A sign marks the location of a WeWork office facility on August 14, 2019 in Chicago, Illinois.
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Without the Softbank bailout agreement, rolling space sharing company WeWork would have run out of money next Friday, sources told CNBC's David Faber.
WeWork announced on Tuesday that the Japanese conglomerate SoftBank will provide $ 5 billion in new financing and up to $ 3 billion in a tender offer for existing shareholders. SoftBank will also accelerate an existing $ 1
After closing and following the tender offer, SoftBank's fully diluted WeWork financial ownership will be approximately 80%.
WeWork also said it would appoint SoftBank Chief Operating Officer Marcelo Claure as CEO, while former WeWork CEO Adam Neumann will become a "board observer."
Disclosures that WeWork was about a week away from running out of cash have been on the heels of a lot of bad news for the company since it launched its IPO prospectus in August. The filing revealed a huge $ 900 million loss in the first six months of 2019. It also reported at the time that it had long-term leases of $ 17.9 billion.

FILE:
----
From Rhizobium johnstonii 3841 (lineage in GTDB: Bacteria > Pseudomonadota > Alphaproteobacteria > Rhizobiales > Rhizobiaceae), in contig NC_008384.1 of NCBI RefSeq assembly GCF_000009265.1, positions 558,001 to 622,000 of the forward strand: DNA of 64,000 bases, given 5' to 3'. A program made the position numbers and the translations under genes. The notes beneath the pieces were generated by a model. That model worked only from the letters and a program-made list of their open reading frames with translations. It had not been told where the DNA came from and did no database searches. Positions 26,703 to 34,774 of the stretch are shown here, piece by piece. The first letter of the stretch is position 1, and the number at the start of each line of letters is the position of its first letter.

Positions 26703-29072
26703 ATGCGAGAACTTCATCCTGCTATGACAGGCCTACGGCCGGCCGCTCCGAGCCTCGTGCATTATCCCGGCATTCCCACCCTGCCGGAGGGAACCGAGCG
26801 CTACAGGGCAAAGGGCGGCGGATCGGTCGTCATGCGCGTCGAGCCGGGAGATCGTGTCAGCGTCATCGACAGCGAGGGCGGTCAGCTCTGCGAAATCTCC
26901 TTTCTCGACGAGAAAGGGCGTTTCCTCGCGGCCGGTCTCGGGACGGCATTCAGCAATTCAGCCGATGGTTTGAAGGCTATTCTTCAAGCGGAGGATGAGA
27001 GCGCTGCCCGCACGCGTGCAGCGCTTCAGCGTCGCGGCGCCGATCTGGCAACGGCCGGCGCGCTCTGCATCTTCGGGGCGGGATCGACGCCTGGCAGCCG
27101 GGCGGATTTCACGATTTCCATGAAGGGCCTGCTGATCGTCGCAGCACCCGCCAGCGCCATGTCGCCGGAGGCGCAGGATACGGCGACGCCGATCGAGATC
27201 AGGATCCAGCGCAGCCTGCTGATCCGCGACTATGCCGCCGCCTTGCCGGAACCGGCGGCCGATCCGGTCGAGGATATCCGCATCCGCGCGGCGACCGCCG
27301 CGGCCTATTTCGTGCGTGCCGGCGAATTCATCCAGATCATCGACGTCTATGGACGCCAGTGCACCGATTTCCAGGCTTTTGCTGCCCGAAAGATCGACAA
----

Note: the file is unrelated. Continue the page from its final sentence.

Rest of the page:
Estimates of the company's value have declined rapidly since then. What was once expected to be one of 2019's hottest IPOs worth $ 47 billion has turned into a series of mishaps that have seen the company's value decline to around $ 8 billion.
Co-CEOs Artie Minson and Sebastian Gunningham replaced founder Neumann in September after he drew investor ire for his unusual leadership style and apparent conflicts of interest.
CNBC's Faber first reported on Monday that SoftBank would bail WeWork's parent company, The We Co.
The Wall Street Journal reported Tuesday that the SoftBank deal would leave Neumann as much as $ 1.7 billion in exchange for his agreement to resign as chairman and surrender his voting rights.